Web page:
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Infant Food Allergy Linked to Low Vitamin D


March 21, 2012 (Orlando, Florida) — One-year-old children with low levels of serum vitamin D are more likely to have food allergies than those with normal levels, according to a study presented here at the American Academy of Allergy, Asthma and Immunology 2012 Annual Meeting.

This finding gives rise to the question of whether the correction of vitamin D levels might be associated with the resolution of allergic symptoms, said Katie Allen, MD, from Murdoch Childrens Research Institute at the University of Melbourne, and the Royal Children’s Hospital in Parkville, Australia.

In the observational study, Dr. Allen and colleagues wanted to determine whether those who eventually develop tolerance do so because their vitamin D deficiency has resolved.

The researchers used data from the population-based HealthNuts study, which screened more than 5000 one-year-old infants for food allergy, first with skin prick tests and then with oral food challenge.

Serum 25-hydroxy vitamin D levels from 165 children with challenge-proven food allergy to peanut, egg, and/or sesame were compared with those from 104 nonallergic control subjects.

The analysis found that children with vitamin D insufficiency (serum levels between 26 and 50 nmol/L) or deficiency (serum levels below 26 nmol/L) were more likely to be food allergic than children with vitamin D levels above 50 nmol/L.

Specifically, 25.5% of allergic children had vitamin D insufficiency and 3% had deficiency, whereas 10.6% of nonallergic children vitamin D insufficiency and 1% had deficiency.

After adjustment for breast or formula feeding, the consumption of raw egg, the presence of siblings or a pet dog, and the time of year that blood was drawn for vitamin D measurement, the adjusted odds ratios for any food allergy with vitamin D insufficiency and deficiency were 3.23 and 4.57, respectively (P = .003); for egg allergy were 3.65 and 3.41, respectively (P = .002); and for peanut allergy were 4.0 and 9.04, respectively (P = .007).

Dr. Allen said the researchers are going back to look at the children’s heel stick blood to see whether vitamin D status at birth is predictive of the subsequent development of food allergy, and whether normalization of vitamin D with age corresponds with the resolution of food allergy.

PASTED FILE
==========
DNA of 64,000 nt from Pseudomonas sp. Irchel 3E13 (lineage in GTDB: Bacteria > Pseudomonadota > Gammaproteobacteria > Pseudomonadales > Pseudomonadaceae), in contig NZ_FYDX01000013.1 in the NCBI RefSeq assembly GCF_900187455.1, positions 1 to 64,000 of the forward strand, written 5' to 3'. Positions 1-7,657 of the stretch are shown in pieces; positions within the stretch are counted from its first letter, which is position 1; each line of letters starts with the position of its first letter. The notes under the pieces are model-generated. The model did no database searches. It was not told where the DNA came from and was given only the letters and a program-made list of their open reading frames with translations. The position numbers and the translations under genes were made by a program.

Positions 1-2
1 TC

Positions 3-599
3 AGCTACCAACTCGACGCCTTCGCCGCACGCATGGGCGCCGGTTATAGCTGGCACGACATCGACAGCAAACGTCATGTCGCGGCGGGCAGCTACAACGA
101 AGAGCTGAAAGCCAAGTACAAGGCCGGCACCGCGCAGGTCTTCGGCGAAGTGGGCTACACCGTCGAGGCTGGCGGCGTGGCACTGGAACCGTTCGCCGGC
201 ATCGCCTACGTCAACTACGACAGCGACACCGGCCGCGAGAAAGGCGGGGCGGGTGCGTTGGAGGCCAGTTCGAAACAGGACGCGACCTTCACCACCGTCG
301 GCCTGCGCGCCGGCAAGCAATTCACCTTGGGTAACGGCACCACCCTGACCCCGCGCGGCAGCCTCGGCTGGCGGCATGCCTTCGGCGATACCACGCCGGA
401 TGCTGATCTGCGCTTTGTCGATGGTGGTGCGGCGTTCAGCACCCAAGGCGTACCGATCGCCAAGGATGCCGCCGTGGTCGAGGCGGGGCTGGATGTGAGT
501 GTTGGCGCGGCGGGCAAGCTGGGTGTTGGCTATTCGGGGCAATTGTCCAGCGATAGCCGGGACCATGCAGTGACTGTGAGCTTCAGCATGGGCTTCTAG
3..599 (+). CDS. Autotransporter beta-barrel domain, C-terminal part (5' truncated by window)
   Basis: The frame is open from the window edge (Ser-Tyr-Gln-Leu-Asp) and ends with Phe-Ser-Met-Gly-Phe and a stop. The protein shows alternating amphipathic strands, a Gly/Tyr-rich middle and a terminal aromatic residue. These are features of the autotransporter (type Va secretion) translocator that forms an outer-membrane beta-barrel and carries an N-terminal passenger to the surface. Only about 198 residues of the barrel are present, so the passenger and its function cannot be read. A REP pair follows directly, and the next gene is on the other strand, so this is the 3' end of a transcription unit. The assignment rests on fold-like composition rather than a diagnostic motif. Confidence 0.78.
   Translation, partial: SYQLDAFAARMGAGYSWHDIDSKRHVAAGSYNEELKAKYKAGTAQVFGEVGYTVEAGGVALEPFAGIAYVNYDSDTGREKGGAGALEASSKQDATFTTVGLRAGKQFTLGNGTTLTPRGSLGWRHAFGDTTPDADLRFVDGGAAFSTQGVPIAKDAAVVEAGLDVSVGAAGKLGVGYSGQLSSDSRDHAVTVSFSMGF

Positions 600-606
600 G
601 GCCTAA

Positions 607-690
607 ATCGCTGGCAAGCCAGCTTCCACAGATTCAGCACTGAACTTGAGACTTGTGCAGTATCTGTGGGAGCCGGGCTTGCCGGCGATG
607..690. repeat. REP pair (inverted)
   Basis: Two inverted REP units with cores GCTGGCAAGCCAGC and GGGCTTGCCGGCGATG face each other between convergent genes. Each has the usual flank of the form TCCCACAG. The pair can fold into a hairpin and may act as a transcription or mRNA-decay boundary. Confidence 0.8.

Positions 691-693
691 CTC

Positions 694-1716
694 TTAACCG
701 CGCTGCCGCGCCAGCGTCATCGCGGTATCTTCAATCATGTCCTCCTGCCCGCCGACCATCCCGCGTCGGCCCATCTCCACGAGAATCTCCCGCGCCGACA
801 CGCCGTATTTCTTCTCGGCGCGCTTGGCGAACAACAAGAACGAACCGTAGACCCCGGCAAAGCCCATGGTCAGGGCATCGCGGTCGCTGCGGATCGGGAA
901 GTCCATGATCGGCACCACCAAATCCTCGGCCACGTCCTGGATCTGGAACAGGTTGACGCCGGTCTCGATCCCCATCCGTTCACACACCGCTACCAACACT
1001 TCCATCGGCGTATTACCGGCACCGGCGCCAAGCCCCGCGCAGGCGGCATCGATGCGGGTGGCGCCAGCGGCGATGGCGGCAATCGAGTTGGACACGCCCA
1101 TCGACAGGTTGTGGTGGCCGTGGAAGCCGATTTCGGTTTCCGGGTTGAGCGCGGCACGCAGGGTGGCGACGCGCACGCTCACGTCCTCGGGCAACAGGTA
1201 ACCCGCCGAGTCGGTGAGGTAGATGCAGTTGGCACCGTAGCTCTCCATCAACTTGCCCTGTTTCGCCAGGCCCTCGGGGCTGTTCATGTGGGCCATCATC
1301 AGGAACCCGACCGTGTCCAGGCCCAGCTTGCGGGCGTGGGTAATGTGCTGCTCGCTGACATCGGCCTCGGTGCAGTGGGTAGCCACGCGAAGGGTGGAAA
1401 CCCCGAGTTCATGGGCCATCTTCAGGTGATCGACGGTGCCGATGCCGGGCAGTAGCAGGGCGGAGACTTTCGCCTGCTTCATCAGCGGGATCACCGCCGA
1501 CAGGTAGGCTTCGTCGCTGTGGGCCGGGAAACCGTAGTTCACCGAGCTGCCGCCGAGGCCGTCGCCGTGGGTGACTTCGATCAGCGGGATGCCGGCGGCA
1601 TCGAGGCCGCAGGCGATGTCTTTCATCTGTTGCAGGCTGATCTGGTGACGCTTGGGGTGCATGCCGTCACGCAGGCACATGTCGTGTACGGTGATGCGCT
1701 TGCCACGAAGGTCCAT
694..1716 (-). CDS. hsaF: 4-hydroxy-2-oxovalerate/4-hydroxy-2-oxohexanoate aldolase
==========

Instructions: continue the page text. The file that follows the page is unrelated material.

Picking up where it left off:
“This is a very rich line of inquiry. It is going to be very revealing,” said Michael Wein, MD, chief of allergy and immunology at the Florida State University College of Medicine in Tallahassee, when asked to comment byMedscape Medical News.

“We’re looking for the reason for the increase in atopic disease in the United States, and actually worldwide, and vitamin D is one of the leading culprits,” he said. “This is an amazing study because it’s a huge cohort, it’s a population-based study, and the data are showing that there’s a correlation between vitamin D deficiency and allergy to food…. It gives clinicians a test to measure and an intervention that can change the natural history of the disease.”

“If we find someone with vitamin D deficiency, regardless of their atopic status, we should correct it. Maybe I should be checking vitamin D more regularly in my patients who have atopic disease. Most clinicians don’t check vitamin D deficiency.”

Others at the meeting were more cautious.

“It’s still evolving,” said Audreesh Banerjee, MD, from the airways biology initiative in the pulmonary, allergy, and critical care medicine division at the University of Pennsylvania in Philadelphia. “I think the cardiac effects of vitamin D are still being looked at, and the neurological effects, and we’re still trying to understand the effects on the immune system.”

Vitamin D behaves very much like a steroid, he said. “It’s not something benign enough that we can just supplement everybody…. It’s important to look at kidney function because we know it affects the kidneys, and to look at serum calcium and magnesium levels because we know that vitamin D affects calcium and magnesium metabolism. There might be some patients who are more susceptible to vitamin D toxicity. The other thing we don’t know about is levels. We know that below 2 nmol/L, the skeleton is affected, but we don’t know if there are effects at 30, 40, or 50 nmol/L on other organs.”

The speakers have disclosed no relevant financial relationships.

American Academy of Allergy, Asthma and Immunology (AAAAI) 2012 Annual Meeting: Abstract 535. Presented March 5, 2012.

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